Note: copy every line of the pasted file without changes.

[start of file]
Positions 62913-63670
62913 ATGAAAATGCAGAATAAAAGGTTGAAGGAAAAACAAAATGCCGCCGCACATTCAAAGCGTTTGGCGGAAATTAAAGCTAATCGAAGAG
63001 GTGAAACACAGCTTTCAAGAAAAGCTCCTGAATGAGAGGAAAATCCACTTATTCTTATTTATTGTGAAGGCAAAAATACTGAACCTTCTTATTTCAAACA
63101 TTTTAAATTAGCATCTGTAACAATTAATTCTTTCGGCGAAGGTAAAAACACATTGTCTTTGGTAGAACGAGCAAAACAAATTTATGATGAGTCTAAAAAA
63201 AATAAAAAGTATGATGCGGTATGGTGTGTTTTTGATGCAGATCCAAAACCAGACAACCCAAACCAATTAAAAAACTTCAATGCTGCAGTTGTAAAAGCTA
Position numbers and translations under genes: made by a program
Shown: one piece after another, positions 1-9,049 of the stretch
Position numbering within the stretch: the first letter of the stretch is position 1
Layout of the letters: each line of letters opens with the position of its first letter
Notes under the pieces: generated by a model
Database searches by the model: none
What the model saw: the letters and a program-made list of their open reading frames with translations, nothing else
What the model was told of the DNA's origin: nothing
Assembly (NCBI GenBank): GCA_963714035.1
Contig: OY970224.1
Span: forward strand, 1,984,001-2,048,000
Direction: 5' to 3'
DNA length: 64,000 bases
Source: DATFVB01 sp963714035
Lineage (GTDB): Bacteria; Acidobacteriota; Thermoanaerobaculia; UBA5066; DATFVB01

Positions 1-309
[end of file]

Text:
Positions 62913-63670
62913 ATGAAAATGCAGAATAAAAGGTTGAAGGAAAAACAAAATGCCGCCGCACATTCAAAGCGTTTGGCGGAAATTAAAGCTAATCGAAGAG
63001 GTGAAACACAGCTTTCAAGAAAAGCTCCTGAATGAGAGGAAAATCCACTTATTCTTATTTATTGTGAAGGCAAAAATACTGAACCTTCTTATTTCAAACA
63101 TTTTAAATTAGCATCTGTAACAATTAATTCTTTCGGCGAAGGTAAAAACACATTGTCTTTGGTAGAACGAGCAAAACAAATTTATGATGAGTCTAAAAAA
63201 AATAAAAAGTATGATGCGGTATGGTGTGTTTTTGATGCAGATCCAAAACCAGACAACCCAAACCAATTAAAAAACTTCAATGCTGCAGTTGTAAAAGCTA
Position numbers and translations under genes: made by a program
Shown: one piece after another, positions 1-9,049 of the stretch
Position numbering within the stretch: the first letter of the stretch is position 1
Layout of the letters: each line of letters opens with the position of its first letter
Notes under the pieces: generated by a model
Database searches by the model: none
What the model saw: the letters and a program-made list of their open reading frames with translations, nothing else
What the model was told of the DNA's origin: nothing
Assembly (NCBI GenBank): GCA_963714035.1
Contig: OY970224.1
Span: forward strand, 1,984,001-2,048,000
Direction: 5' to 3'
DNA length: 64,000 bases
Source: DATFVB01 sp963714035
Lineage (GTDB): Bacteria; Acidobacteriota; Thermoanaerobaculia; UBA5066; DATFVB01

Positions 1-309